To make things even more confusing, pellets come in a variety of weights. A general rule is that low-powered airguns should use lighter pellets and high-powered ones should use heavier pellets. Put a heavy pellet in a low-powered airgun and you will get a trajectory that arcs like a rainbow.

target grouping

A nice tight grouping is what you strive for

FAC-rated airguns should use heavy pellets to absorb the extra energy that comes from the greater power. For legal limit airguns (those under 12ft/lbs.) pellets of seven to eight grains are good for .177 and 14 to 16 grains in .22.

Also pellets in the same calibre can be a slightly different size. For example .22 pellets can be found in 5.50mm or 5.52mm. A larger size won’t damage your barrel, it’s just that some are a slightly tighter fit than others.

“You will often find that airguns from the same manufacturer prefer different brands of pellet”

If you are a seasoned airgunner, you will have noticed that most airguns are “pellet fussy”. That means that an airgun from a certain manufacturer prefers a certain brand of pellet. You will sometimes find that airguns from the same manufacturer prefer different brands of pellet. The only way to find out which pellet your airgun prefers is by trial and error. Thankfully, airgun pellets are relatively cheap.

Olympic shooter

At match level a pellet can make the difference between Olympic glory or coming home with nothing

When it comes to testing your airgun for accuracy with certain pellets, always use a gun bag on which to rest your rifle. This just eliminates human variables, such as rifle wobble, from the equation and gives a level playing field for all the brands of pellets.

Don’t be fooled into thinking that the more you pay for a pellet, the better it will perform in your air rifle. While it is true to say that more expensive pellets are generally better made than cheaper ones, it doesn’t mean to say your rifle will perform better with them. For example, one of my old spring-powered air rifles performed best with Milbro pellets, which were very affordable, thankfully.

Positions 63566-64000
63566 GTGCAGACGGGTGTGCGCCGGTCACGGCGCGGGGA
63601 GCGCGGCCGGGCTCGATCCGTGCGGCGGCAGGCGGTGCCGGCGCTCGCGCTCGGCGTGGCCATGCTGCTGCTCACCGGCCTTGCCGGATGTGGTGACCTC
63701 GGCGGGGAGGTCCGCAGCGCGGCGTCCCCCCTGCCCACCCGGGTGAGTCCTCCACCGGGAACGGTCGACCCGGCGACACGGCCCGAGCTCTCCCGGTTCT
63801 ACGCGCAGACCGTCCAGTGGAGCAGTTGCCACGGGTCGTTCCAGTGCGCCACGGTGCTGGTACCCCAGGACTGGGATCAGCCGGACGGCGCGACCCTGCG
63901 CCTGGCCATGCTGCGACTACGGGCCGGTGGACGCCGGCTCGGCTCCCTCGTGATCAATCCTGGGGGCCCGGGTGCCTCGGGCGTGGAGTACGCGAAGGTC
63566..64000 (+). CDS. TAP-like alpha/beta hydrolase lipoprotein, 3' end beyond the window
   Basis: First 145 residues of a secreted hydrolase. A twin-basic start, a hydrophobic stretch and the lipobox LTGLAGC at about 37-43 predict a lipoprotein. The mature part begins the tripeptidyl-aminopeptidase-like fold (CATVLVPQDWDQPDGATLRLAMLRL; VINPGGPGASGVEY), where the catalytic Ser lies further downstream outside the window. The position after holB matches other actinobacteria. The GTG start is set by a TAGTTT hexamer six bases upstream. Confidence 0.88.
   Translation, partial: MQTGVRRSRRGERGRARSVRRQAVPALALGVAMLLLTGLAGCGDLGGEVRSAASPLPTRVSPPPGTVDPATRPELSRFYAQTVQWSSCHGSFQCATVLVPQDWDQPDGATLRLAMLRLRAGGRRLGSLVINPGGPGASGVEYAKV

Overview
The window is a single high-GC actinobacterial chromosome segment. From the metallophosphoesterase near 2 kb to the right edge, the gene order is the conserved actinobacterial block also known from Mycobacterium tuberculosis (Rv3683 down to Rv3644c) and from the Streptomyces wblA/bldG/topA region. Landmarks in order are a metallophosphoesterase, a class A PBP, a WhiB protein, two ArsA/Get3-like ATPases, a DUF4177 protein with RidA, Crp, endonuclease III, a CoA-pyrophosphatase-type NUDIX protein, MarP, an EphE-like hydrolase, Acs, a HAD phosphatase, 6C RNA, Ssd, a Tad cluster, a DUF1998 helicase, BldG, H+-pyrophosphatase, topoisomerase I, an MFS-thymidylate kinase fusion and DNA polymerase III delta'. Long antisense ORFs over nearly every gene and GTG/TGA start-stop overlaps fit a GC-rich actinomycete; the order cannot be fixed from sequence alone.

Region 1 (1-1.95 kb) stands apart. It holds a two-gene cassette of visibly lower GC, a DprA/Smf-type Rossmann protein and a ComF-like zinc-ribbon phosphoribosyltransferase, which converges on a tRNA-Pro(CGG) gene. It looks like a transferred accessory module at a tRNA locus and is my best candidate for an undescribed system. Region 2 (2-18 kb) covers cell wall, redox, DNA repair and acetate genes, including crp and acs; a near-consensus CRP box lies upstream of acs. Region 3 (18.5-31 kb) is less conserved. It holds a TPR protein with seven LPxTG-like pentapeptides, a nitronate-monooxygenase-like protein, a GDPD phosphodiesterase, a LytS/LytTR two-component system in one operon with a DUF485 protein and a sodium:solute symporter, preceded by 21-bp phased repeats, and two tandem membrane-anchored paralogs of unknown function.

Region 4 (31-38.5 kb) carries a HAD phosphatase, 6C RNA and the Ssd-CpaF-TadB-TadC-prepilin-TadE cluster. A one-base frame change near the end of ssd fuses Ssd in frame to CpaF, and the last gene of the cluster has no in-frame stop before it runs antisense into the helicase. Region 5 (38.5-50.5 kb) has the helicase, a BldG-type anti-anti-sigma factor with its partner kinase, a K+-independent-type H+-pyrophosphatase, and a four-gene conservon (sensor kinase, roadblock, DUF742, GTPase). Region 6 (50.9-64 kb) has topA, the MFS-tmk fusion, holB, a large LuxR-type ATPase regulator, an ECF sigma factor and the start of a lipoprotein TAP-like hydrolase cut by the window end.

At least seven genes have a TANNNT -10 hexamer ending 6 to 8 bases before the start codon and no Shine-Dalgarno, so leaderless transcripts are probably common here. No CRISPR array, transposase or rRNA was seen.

Or, if you can’t be bothered to do all that testing, buy the same brand of pellet as your airgun. I have found that my Air Arms S-410 air rifle is very happy with Air Arms pellets. After all, Air Arms use its own brand of pellets to test all its airguns. Where the airgun manufacturer doesn’t have its own brand of pellets, it will usually be happy to tell you which pellet its rifles generally prefer.

Airgun pellet boxes

Usually you get what you pay for, but expensive pellets might not work in your particular airgun

Don’t let picking the perfect pellet become an obsession that can drive you away from perfecting your shooting technique. True, the right pellet for your airgun can make all the difference, but even if you choose the right pellet, but still have poor shooting technique, you will miss your target all the same.

Top airgun pellet tips

  • Always look after your pellets by keeping them in a sturdy container lined with soft material, such as foam, because damaged pellets cause inaccuracy.
  • When testing pellets shoot off a bag. It removes the human factor of rifle wobble and gives the pellets a level playing field.
  • Pointed hunting pellets often don’t work as well as you might think because the tips of the pellets get damaged in transit, which causes inaccuracy.